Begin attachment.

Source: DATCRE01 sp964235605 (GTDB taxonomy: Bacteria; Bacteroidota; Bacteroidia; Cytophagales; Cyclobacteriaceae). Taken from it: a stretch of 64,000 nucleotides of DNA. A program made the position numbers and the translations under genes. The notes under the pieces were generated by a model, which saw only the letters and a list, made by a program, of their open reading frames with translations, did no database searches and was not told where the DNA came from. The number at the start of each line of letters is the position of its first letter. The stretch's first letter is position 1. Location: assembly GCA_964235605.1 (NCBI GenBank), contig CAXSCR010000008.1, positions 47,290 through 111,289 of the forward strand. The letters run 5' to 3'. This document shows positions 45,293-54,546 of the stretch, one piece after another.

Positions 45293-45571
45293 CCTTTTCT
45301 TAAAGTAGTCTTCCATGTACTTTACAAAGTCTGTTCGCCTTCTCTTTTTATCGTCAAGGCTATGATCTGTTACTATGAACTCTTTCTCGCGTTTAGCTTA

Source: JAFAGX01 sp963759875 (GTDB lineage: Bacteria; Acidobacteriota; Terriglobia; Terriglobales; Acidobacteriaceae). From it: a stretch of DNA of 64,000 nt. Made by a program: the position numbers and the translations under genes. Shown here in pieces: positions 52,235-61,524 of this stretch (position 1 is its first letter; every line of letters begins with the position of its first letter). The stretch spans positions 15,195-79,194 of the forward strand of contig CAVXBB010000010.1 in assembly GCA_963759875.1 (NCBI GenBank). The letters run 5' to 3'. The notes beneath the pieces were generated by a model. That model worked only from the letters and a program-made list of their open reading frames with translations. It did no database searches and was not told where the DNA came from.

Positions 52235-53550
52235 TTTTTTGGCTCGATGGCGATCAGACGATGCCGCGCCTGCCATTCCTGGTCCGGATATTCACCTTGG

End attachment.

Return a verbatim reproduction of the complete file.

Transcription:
Source: DATCRE01 sp964235605 (GTDB taxonomy: Bacteria; Bacteroidota; Bacteroidia; Cytophagales; Cyclobacteriaceae). Taken from it: a stretch of 64,000 nucleotides of DNA. A program made the position numbers and the translations under genes. The notes under the pieces were generated by a model, which saw only the letters and a list, made by a program, of their open reading frames with translations, did no database searches and was not told where the DNA came from. The number at the start of each line of letters is the position of its first letter. The stretch's first letter is position 1. Location: assembly GCA_964235605.1 (NCBI GenBank), contig CAXSCR010000008.1, positions 47,290 through 111,289 of the forward strand. The letters run 5' to 3'. This document shows positions 45,293-54,546 of the stretch, one piece after another.

Positions 45293-45571
45293 CCTTTTCT
45301 TAAAGTAGTCTTCCATGTACTTTACAAAGTCTGTTCGCCTTCTCTTTTTATCGTCAAGGCTATGATCTGTTACTATGAACTCTTTCTCGCGTTTAGCTTA

Source: JAFAGX01 sp963759875 (GTDB lineage: Bacteria; Acidobacteriota; Terriglobia; Terriglobales; Acidobacteriaceae). From it: a stretch of DNA of 64,000 nt. Made by a program: the position numbers and the translations under genes. Shown here in pieces: positions 52,235-61,524 of this stretch (position 1 is its first letter; every line of letters begins with the position of its first letter). The stretch spans positions 15,195-79,194 of the forward strand of contig CAVXBB010000010.1 in assembly GCA_963759875.1 (NCBI GenBank). The letters run 5' to 3'. The notes beneath the pieces were generated by a model. That model worked only from the letters and a program-made list of their open reading frames with translations. It did no database searches and was not told where the DNA came from.

Positions 52235-53550
52235 TTTTTTGGCTCGATGGCGATCAGACGATGCCGCGCCTGCCATTCCTGGTCCGGATATTCACCTTGG